In this case, the answer becomes affirmative. As we noticed, ZFC-P can construct the inner model $L$, and if every cardinal has a successor, then those cardinals will arise inside $L$ and so $L$ will also think that every cardinal has a successor. And it will think that the replacement axiom is true, if replacement holds in $V$. We will get the power set axiom being true inside $L$ because the subsets of a set show up in the $L$ hierarchy before the next cardinal stage, and so we can collect them into a set by applying comprehension to that stage $L_\gamma$. In this way, all the ZFC axioms will be true in the $L$ that we build, and so we are interpreting ZFC.

  • $\begingroup$ But $\leq$ refers to cardinal smaller than or equal relation and not to ordinal smaller than or equal relation. So, I think the axiom as I've stated it does capture successor cardinals and cannot be captured by successor ordinals. $\endgroup$ Commented Aug 27, 2023 at 13:39
  • $\begingroup$ That is very idiosyncratic notation. I had thought you had meant to restrict to cardinals $\alpha$, in which case the order relation is the same as for ordinals. But if you meant $|\alpha|\leq\kappa$, then you are indeed asserting that $\kappa^+$ exists. But why not say it that way? Every cardinal has a successor cardinal. It would be much clearer. $\endgroup$ Commented Aug 27, 2023 at 14:00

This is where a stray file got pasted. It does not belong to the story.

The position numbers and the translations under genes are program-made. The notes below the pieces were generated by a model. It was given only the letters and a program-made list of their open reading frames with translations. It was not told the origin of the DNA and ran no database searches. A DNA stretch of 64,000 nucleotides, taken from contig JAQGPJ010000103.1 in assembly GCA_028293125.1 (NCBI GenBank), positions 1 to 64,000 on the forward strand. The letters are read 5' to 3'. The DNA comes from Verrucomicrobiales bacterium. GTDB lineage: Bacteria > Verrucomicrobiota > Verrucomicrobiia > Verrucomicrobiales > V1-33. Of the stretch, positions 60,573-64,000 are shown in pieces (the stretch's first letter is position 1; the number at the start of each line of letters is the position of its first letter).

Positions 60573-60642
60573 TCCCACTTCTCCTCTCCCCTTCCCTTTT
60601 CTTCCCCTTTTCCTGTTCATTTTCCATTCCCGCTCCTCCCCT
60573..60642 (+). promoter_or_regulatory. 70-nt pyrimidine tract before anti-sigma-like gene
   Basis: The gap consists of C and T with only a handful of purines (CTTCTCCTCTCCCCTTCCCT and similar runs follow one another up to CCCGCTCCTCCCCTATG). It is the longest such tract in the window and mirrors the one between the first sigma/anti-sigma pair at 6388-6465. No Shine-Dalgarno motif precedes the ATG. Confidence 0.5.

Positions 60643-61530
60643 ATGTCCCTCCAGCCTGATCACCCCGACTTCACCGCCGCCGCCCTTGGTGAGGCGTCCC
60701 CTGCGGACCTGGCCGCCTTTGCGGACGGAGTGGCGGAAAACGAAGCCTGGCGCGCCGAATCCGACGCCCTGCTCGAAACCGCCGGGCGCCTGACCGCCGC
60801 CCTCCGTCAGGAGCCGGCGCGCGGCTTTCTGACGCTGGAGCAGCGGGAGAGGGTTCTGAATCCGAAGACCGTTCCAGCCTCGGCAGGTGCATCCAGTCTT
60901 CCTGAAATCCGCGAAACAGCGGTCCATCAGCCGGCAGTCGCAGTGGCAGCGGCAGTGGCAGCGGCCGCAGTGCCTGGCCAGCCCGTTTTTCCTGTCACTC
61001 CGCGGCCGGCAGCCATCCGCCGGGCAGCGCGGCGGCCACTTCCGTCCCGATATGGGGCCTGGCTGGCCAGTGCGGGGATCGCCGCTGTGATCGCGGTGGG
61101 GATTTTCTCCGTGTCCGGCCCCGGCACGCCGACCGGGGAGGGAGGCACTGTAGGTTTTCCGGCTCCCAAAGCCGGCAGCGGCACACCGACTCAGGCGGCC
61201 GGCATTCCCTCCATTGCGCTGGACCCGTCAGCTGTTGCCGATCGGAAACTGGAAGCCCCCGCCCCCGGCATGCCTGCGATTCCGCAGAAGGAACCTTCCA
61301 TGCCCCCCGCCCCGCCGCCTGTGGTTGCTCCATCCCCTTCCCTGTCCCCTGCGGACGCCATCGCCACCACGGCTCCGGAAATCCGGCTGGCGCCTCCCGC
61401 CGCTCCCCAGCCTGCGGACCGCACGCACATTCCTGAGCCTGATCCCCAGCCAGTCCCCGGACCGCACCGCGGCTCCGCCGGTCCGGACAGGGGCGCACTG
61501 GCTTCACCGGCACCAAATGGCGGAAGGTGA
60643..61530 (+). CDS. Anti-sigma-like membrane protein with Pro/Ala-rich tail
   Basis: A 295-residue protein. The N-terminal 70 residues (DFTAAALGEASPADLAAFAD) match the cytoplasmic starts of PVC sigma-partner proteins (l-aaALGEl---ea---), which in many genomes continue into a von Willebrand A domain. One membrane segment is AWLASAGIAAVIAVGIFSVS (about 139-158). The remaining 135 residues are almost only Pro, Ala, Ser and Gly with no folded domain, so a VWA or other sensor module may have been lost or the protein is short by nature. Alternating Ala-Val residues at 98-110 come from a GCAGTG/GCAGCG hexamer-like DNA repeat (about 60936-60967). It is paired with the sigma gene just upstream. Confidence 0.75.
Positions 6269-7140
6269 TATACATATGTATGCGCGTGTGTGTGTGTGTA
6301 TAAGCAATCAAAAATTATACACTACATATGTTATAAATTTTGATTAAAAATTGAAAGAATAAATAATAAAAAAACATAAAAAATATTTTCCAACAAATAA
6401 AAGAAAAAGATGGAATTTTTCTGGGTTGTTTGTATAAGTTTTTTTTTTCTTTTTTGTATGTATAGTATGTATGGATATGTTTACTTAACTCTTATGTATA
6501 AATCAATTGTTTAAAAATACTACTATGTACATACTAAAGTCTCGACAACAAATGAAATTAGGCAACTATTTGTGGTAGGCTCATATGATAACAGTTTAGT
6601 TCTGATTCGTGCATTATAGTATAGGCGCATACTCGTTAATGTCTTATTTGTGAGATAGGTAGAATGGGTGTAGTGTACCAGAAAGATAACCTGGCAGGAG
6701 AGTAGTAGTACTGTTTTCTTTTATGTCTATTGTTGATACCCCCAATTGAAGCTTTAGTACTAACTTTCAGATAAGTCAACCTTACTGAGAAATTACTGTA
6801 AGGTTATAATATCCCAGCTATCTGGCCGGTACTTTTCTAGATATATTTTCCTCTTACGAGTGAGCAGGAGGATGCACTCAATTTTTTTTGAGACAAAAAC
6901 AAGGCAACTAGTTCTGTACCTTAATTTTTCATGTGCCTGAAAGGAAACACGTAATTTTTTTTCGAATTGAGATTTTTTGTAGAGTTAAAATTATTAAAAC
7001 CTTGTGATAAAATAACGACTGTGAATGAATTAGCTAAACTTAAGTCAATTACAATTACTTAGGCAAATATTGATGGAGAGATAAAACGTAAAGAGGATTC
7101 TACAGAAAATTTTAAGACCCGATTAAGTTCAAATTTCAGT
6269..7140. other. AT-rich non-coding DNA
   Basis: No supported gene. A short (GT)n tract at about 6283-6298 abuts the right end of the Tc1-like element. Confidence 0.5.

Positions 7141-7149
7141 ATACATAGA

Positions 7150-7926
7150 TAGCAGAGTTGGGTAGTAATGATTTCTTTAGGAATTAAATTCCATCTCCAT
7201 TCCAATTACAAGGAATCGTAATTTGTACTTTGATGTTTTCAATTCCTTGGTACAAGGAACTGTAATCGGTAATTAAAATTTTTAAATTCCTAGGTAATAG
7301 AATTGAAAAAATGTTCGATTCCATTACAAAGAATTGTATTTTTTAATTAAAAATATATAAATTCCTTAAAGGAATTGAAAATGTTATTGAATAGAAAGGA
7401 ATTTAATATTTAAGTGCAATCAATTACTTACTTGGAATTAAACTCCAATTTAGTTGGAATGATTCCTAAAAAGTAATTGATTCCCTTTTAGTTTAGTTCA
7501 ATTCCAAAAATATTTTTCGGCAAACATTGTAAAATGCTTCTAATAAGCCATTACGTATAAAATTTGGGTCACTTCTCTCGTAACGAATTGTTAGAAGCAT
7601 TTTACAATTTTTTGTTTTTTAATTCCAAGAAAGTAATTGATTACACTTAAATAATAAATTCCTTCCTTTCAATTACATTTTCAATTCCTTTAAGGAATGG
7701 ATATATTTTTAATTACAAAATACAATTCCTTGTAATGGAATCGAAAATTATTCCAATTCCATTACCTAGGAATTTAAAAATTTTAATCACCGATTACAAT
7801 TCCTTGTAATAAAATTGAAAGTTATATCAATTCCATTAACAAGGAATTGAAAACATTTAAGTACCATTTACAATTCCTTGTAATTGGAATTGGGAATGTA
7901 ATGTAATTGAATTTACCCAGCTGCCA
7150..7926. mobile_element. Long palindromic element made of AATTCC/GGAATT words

• $\begingroup$ Your $\leq$ notation is very bad, since you will end up asserting things like $\omega+5\leq\omega$ and so forth. For ordinals $\alpha,\beta$, the notation $\alpha\leq\beta$ is universally understood to mean the ordinal order, and you invite needless confusion by redefining this totally standard relation. It is needless because you could just write $|\alpha|\leq\beta$ for your intended meaning. But it is better to just formulate your intended axiom by saying: every cardinal $\kappa$ has a successor cardinal $\kappa^+$. $\endgroup$ Commented Aug 27, 2023 at 14:09
  • $\begingroup$ Ok, then I'll re-write it, I thought if I just say "cardinal" smaller than or bigger relation, then I'm done, and I thought it was clear. Thanks. $\endgroup$ Commented Aug 27, 2023 at 14:12
  • $\begingroup$ The cardinal order relation on the set of cardinals is the same as the ordinal relation on the set of cardinals. But you are using the cardinality order relation on the set of ordinals, which is weird. No need to edit, though, since the question already has answers, and it will perhaps confuse the discussion to change it. $\endgroup$ Commented Aug 27, 2023 at 14:16